The discovery of huge landforms under the Antarctic ice helps us to understand how landscapes are shaped by melting ice.
An international team of researchers has discovered huge landforms under the Antarctic icecap.
Some are as high as the Eiffel Tower. And may contribute to the thinning of the Antarctic ice sheets.
The fact that huge landforms can be formed under ice caps has been known for some time now. We know, among other things, thanks to the huge ice caps that once covered Scandinavia and North America, but eventually disappeared.
They left different land shapes. Think of landscaped canals or sediments built hills. These lands are formed by melting water that was formed under the icecap and ran away from the icecap.
Although we often see such landforms in places where ice is located, we have never spotted them under an existing ice. It’s also not so crazy: the landforms are often quite small and buried under miles of ice. And yet, an international team of researchers has now succeeded in detecting landforms under the Antarctic icecap. And those landscapes prove to be huge.
They are about five times larger than the landforms we find in places where ice was once and sometimes as high as the Eiffel Tower.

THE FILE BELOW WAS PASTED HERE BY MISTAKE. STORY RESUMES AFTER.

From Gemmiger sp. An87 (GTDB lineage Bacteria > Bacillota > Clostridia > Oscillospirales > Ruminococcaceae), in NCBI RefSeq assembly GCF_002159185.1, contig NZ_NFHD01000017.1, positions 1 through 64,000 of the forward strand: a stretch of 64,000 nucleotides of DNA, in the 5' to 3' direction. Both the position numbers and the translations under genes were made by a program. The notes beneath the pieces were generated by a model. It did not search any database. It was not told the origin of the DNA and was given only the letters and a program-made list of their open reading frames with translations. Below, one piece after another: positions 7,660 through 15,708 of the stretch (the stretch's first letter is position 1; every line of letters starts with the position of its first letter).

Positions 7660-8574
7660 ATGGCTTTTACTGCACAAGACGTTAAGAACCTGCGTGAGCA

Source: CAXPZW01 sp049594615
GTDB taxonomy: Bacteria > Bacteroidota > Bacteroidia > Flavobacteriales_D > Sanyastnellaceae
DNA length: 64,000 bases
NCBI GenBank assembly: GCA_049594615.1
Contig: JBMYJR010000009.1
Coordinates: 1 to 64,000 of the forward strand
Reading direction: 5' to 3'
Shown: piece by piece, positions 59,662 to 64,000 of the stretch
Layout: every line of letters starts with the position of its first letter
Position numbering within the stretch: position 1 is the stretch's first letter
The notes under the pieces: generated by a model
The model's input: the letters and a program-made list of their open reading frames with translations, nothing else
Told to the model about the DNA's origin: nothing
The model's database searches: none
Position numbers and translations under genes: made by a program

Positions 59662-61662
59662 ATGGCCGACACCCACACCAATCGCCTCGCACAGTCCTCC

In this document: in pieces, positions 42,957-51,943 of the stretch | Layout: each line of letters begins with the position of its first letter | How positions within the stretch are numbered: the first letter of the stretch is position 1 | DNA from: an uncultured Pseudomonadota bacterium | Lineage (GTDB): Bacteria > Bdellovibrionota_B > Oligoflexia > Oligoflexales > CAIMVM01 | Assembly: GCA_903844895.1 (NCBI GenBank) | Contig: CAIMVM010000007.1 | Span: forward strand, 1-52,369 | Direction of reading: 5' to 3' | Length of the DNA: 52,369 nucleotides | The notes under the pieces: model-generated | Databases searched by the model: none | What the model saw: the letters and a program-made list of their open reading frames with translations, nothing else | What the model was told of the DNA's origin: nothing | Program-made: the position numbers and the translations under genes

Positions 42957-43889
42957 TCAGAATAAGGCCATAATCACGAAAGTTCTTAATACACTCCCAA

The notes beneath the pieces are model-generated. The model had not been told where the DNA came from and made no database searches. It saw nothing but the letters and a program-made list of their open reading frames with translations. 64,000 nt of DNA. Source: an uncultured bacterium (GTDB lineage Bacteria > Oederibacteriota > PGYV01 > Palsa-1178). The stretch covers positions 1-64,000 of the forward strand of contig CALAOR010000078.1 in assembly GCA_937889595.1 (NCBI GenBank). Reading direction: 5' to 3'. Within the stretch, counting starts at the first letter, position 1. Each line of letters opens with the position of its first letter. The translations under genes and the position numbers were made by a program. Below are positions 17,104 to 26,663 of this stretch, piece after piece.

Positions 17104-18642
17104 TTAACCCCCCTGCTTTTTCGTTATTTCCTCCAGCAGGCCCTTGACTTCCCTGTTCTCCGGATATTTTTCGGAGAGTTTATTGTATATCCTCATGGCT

IN THE PICTURE
In the picture at the top of this article, you can see an esker in Sweden. This was a long time under a thick pack of ice. When the ice melted, the box esker emerged.
Meltwater channels and eskers
What kind of landforms should you think about? Well, for example, subglacial meltwater channels. These tunnels often have a diameter of several meters to several tens of meters and bring subglacial melting water to the ocean. The closer the meltwater channels come to the ocean, the wider they become. And the wider the channels become, the slower the melting water will flow and the more sediment will dissipate the melting water.
Over a period of thousands of years, hills built up of sediments are formed under the ice. And those hills – sometimes called eskers – are sometimes as high as the Eiffel Tower, wrote the researchers in the Nature Communications magazine.
The hills of sediments have pretty sharp peaks. And those tops damage the bottom of the ice that slides over these hills. That ice skips towards the sea and eventually becomes part of the ice sheet: the part of the Antarctic icecap resting on the water.
Previous research already showed that this ice cream becomes thinner as soon as it ends up in the (warmer) ocean water. But this research suggests that the ice is already affected and becomes thinner when it is still on land.